In 2017, the walls of Stockholm’s subway system featured new art: black and white sketches of women participating in different activities, such as ice skating, with visible, red menstrual blood on their underwear. While feminist circles reacted with wide acclaim, the art pieces received mixed responses, both locally and abroad. The right-wing Swedish Democrats have since suggested bans for public menstrual art, but local artists and menstrual activists advocate for artistic freedom and the importance of de-stigmatizing menstruation. Other conservative political parties use menstrual art as a rhetorical weapon by positioning opposition parties as having “bad taste” and incorrectly prioritizing voters’ issues. This is one example of how public discussion about menstruation has increased across the Nordic region in the past decade. The Nordic region has a long history of menstrual activism, art, and advocacy, but a miniscule research community for scholars in the field. This article introduces the Menstrual Studies in Scandinavia network (MeSS), the reasons why menstrual scholarship is urgently needed in the Nordics, and what we have found in the first year of our collaborative work.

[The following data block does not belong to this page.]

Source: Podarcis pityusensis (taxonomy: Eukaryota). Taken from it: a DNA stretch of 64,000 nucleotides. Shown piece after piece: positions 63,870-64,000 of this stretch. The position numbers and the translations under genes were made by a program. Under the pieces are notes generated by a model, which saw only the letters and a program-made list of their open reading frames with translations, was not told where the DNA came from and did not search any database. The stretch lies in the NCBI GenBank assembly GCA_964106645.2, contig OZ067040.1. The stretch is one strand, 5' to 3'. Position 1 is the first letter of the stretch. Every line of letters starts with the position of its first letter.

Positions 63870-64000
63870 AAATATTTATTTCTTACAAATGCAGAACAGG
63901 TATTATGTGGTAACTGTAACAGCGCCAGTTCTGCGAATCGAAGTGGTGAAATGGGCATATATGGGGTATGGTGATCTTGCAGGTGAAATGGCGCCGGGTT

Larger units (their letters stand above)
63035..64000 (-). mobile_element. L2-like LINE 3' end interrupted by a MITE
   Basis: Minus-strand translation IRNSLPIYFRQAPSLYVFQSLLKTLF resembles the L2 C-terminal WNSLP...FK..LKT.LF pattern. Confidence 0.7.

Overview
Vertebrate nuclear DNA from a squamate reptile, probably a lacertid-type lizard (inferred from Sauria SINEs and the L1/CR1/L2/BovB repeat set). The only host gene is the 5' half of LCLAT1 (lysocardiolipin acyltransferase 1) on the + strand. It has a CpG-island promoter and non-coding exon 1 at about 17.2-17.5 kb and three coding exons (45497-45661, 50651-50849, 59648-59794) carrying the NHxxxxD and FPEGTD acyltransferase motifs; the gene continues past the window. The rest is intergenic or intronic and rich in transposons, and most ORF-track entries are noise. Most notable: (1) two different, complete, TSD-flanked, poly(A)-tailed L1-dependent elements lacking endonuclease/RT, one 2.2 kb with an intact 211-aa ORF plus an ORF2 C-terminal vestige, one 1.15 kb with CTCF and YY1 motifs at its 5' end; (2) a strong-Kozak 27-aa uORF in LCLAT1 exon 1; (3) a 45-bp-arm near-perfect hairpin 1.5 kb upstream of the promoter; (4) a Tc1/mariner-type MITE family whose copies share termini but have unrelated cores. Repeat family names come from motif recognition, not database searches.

On a global scale, menstrual politics and scholarship have enjoyed unprecedented attention and growth over the last decade. Menstrual Studies has become an established field, most visible in the 2020 Palgrave Handbook of Critical Menstruation Studies. Both public and academic work have been growing simultaneously. Menstrual Studies often combines scholarly analysis and empirical data with rich interpretation of historical contexts and current events. However, academic knowledge about menstruation in the Nordic region remains limited, mostly dominated by medical research, and with little knowledge sharing internally as well as outside the region.